Stephanie Chen, former Writer-Producer for CNN, stated in her Aug. 28, 2009 CNN.com article titled "'John Schools' Try to Change Attitudes about Paid Sex":
"No comprehensive effort has been made to track the numbers, but experts estimate 1 million to 2 million prostitutes work in the United States. The FBI's 2007 Uniform Crime Report lists about 78,000 arrests for prostitution and commercialized vice, but experts say those numbers are extremely conservative because many sex workers and johns aren't caught."
The Prostitutes' Education Network stated in its article "Prostitution in The United States - The Statistics," posted on its website (accessed Aug. 28, 2013):
"It is difficult to estimate the number of persons who currently work, or have ever worked as prostitutes for many reasons including the various definitions of prostitution. National arrest figures [in the United States] range over 100,000. The National Task Force on Prostitution suggests that over one million people in the US have worked as prostitutes in the United States, or about 1% of American women."
John Potterat, Former Director of STD/AIDS Programs for El Paso County (Colorado) Department of Health & Environment, et al., wrote in the May 1990 Journal of Sex Research article titled "Estimating the Prevalence and Career Longevity of Prostitute Women":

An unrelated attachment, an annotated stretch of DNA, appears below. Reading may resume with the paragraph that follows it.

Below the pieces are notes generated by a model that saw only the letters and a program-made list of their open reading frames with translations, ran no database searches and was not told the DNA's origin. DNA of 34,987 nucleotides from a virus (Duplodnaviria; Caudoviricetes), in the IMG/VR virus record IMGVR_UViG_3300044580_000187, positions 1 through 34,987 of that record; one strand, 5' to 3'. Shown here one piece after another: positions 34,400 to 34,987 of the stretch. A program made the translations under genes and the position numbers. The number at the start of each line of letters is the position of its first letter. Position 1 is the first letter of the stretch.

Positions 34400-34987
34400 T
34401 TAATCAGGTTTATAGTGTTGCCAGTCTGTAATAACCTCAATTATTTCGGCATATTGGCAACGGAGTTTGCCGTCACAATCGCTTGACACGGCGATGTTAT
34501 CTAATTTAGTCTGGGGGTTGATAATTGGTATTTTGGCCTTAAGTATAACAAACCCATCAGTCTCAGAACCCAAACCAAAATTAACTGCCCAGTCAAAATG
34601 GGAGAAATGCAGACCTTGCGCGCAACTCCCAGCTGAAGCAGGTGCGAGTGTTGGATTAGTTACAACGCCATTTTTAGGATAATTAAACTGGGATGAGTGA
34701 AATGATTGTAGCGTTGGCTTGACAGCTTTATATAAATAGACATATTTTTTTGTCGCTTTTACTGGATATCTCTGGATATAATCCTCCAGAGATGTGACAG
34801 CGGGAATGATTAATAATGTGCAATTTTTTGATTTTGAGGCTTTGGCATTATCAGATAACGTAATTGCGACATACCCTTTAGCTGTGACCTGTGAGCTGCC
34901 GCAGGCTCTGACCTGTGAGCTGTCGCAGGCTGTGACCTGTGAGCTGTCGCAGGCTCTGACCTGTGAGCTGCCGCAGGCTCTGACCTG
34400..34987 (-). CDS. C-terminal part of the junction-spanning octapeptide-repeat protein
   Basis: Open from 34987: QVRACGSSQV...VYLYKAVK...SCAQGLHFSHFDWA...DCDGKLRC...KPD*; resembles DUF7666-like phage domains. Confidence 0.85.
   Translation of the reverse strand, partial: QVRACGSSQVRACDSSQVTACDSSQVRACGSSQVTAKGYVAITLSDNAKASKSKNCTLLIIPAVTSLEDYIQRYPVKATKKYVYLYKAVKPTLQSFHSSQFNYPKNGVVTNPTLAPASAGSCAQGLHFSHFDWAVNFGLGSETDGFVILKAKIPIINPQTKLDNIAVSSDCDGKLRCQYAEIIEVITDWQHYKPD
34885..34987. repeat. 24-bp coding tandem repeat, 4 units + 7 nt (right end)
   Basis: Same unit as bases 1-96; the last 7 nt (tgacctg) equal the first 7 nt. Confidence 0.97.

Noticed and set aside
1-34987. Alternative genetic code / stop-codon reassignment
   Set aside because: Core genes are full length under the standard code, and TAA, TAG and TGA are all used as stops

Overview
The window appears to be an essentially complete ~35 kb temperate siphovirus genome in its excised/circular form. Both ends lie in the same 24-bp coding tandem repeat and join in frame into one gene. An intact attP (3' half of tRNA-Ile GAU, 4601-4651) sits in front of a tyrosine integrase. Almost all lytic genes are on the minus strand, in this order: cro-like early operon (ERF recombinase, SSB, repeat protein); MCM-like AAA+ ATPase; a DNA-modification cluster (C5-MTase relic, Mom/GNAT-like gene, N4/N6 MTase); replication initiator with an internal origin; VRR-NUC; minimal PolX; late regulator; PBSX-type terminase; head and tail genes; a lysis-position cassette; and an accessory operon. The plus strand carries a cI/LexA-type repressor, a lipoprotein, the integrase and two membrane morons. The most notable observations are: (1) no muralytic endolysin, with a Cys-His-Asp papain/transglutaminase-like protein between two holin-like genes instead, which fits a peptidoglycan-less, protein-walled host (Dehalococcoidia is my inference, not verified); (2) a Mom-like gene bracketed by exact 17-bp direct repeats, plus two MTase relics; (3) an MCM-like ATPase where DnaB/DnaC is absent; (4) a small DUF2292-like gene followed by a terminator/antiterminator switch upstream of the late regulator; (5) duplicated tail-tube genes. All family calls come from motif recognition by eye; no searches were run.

"Analyzed data on the prevalence and career longevity of prostitute women in Colorado Springs during nearly 2 decades, starting in 1970... The density of full-time equivalent prostitutes (FTEPs) appears to be about 23 per 100,000 population. By extension to the nation, it is estimated that an average of about 84,000 women, or about 59,000 FTEPs, worked as prostitutes in the US annually during the 1980s."
Élaine Audet, Associate Editor, and Micheline Carrier, Founder and Editor, of Sisyphe.org, stated in their Nov. 30, 2004 article "Decriminalize Prostituted Women, Not Prostitution," posted on the Sisyphe.org website:
"In 2001, the number of prostitutes in the world is estimated at 40 million."
Jean Vandepitte, MD, et. al., in the June 2006 Sexually Transmitted Infections article "Estimates of the Number of Female Sex Workers in Different Regions of the World," wrote:
"In sub-Saharan Africa, the FSW [Female Sex Workers] prevalence [percent equals estimated number of FSW in an area multiplied by 100 and divided by the size of an area's female population between the ages of 15-49] in the capitals ranged between 0.7% and 4.3% and in other urban areas between 0.4% and 4.3%. Population surveys from this same region yielded even higher proportions of women involved in transactional sex. The national FSW prevalence in Asia ranged between 0.2% and 2.6%; in the ex-Russian Federation between 0.1% and 1.5%; in East Europe between 0.4% and 1.4%; in West Europe between 0.1% and 1.4%; and in Latin America between 0.2% and 7.4%...
[M]ost countries in the world do not know the size of this population group. The estimates of the prevalence of FSW presented in this paper show how important this hard-to-reach population group is in all parts of the world."